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Review of the 2017 Jaguar F-Pace: Last but not least
Unless you've been living under a rock for the past couple decades, it should come as no surprise that SUVs are popular. Very popular. In fact, we would like to declare here and now that the SUV, of some type, is going to be around for a very, very long time, possibly as long as people still use personal vehicles for transportation. People love them and car makers can't seem to make enough of them. Every manufacturer has their hand in the cookie pot, because the profit that stems from these car/trucks make for some damn fine tasting cookies.
When Porsche entered the fray with their first ever SUV, the Cayenne, people lost their minds. Purists raged and protested, owners scorned and mocked, yet here we are a decade later, and the Cayenne has been so successful that Porsche introduced another smaller SUV called the Macan. So, now pan the camera over the the folks at Jaguar. Sitting, watching Porsche, BMW, Mercedes, Audi, and Acura all clean up in the SUV market, while they sit idly by on the sidelines. Well, for 2017, Jaguar has finally decided to jump in and play ball in the SUV arena.
Enter the Jaguar F-Pace. This mid-sized SUV seems to have benefited from essentially being the youngest sibling in the family. It has watched and learned what not to do from its older brothers and sisters, and started out a bit ahead of where they were at their inception. Taking styling cues, as you might imagine, from the F-Type, and chassis components from the XF and XE sedans, this little truck has a sporting edge to it that echoes a bit BMW, Porsche, and Audi, yet still retains its own image in a segment cramped with competition.
There are six different package configurations you can get your new F-Pace in: Base, Premium, Prestige, R-Sport, S, and First Edition. The Base model includes things like eighteen-inch wheels, start/stop technology, traction control, a sliding panoramic roof, and power tailgate. Basic fare for a luxury crossover. The Premium ups the ante with nineteen-inch wheels, a rear-view camera, and auto-dimming and power-folding side mirrors. Opt for the Prestige and you'll get a heated steering wheel, as well as leather heated front seats with four-way power lumbar support, front and reverse parking assist technology, and keyless entry.
The R-Sport ups the wheel size another inch to twenty, adds different front and rear bumpers, as well as other R-Sport-specific body cladding, full LED headlights, lane departure, blind spot, and driver condition monitoring, reverse traffic detection, and an auto-emergency braking feature on top of all of the Prestige options. If that's not enough, move up to the S trim and you'll get things like adaptive dynamics, adaptive road surface response, an S body kit along with all of the R-Sport goodies (minus the R-Sport body kit). Finally, there is the First Edition trim which bumps up the wheel size to twenty-two inches, adds a gesture-operated tailgate, heads-up display, a premium sound system, surround camera system, four-zone climate control, electric and heated rear seats, and even mood lighting. The F-Pace is a classy car, no doubt. It offers up a posh interior that is on par with its older rivals from BMW or Porsche. In fact, the F-Pace's wheelbase falls right between that of the X3 and X5, which is probably not a coincidence.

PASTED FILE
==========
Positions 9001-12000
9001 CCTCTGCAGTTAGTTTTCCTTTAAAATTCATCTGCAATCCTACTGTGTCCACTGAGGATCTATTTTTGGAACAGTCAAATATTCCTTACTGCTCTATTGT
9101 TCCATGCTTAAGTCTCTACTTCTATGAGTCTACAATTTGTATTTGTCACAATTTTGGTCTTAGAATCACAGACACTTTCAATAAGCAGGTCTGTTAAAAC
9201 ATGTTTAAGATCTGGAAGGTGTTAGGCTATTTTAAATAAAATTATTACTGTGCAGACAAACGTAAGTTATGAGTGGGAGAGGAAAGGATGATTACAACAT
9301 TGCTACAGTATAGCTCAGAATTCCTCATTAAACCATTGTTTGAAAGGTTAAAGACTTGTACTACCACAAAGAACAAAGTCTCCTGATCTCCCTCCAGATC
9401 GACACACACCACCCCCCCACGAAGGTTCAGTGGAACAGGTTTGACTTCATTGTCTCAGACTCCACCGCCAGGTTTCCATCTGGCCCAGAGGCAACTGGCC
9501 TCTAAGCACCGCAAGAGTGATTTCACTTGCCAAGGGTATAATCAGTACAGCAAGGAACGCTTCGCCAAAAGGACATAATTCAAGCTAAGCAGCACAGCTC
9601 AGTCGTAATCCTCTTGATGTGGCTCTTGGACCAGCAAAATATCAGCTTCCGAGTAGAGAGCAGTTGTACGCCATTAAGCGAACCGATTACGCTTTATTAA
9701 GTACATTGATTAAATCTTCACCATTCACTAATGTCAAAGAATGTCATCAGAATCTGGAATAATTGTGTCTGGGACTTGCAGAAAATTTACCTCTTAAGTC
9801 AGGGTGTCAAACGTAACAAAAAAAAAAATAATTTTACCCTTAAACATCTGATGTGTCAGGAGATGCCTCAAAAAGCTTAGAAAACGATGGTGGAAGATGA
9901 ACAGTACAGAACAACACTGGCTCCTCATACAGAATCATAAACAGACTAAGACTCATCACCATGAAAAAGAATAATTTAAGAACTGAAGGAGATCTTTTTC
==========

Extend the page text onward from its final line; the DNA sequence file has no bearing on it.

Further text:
In terms of power and performance, once again trim selection comes into play. The base engine that sits standard in the first four trim packages is a 2.0-liter diesel DOHC inline-4 cylinder engine that pumps out 180 horsepower and 318 pound-feet of torque. This engine is backed by a very slick-shifting ZF 8-speed automatic that never seems to get caught out of gear. The S and First Edition both get the optional (and serious) 3.0-liter supercharged DOHC V6 that produces a very impressive 340 or 380 horsepower and 332 pound-feet of torque, backed by the same ZF automatic transmission. That transmission sends power primary to the rear wheels, until the onboard computer tells the transmission to send torque to the front wheels as needed. This setup helps keep weight distribution of the F-Pace's 4,200 pounds at almost a perfect 50/50 split, and, thanks to the mainly rear-wheel drive platform, driving dynamics are wonderfully balanced and sporting.
In terms of acceleration, it should be no surprise that the smaller diesel motor is noticeably slower than its more powerful sibling motor. The diesel runs 0–60 mph in a tolerable 7.8 seconds, while the 380 horsepower engine runs to 60 mph in an X5M challenging 4.9 seconds. 0–100 mph takes 20 full seconds in the diesel and only 11.9 seconds for the V6. Through the quarter mile, the diesel traps 16.0 seconds flat, while the V6 takes only 13.6 seconds. Top speeds are also far apart—129 mph for the smaller engine; 155 mph for the V6. Of course, the diesel makes up some ground when it comes to fuel economy, cranking out a solid 26/31 city/highway mpg while the more powerful V6 is able to muster only 18/23 city/highway. So you can have a performer at the pump, or a performer on the road, it just depends on where your priorities are.
How fast, and how nice you want your F-Pace to be depends on how big of a check you want to write. The Base model starts at $40,990, the Premium starts at $44,200, the Prestige at $48,700, the R-Sport at $53,900, the S at $56,700, and the First Edition at a lofty $69,700. So with a thirty grand differential between the lowest and highest trim levels, there is no shortage of configurations you can create to mold the perfect F-Pace for your taste. So while it has been the last to join the party, the newest SUV crossover from Jaguar may, in its debut, be one of the best right out of the gate.
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Tags: car reviews, 2017 Jaguar F-Pacejaguar, f-pace
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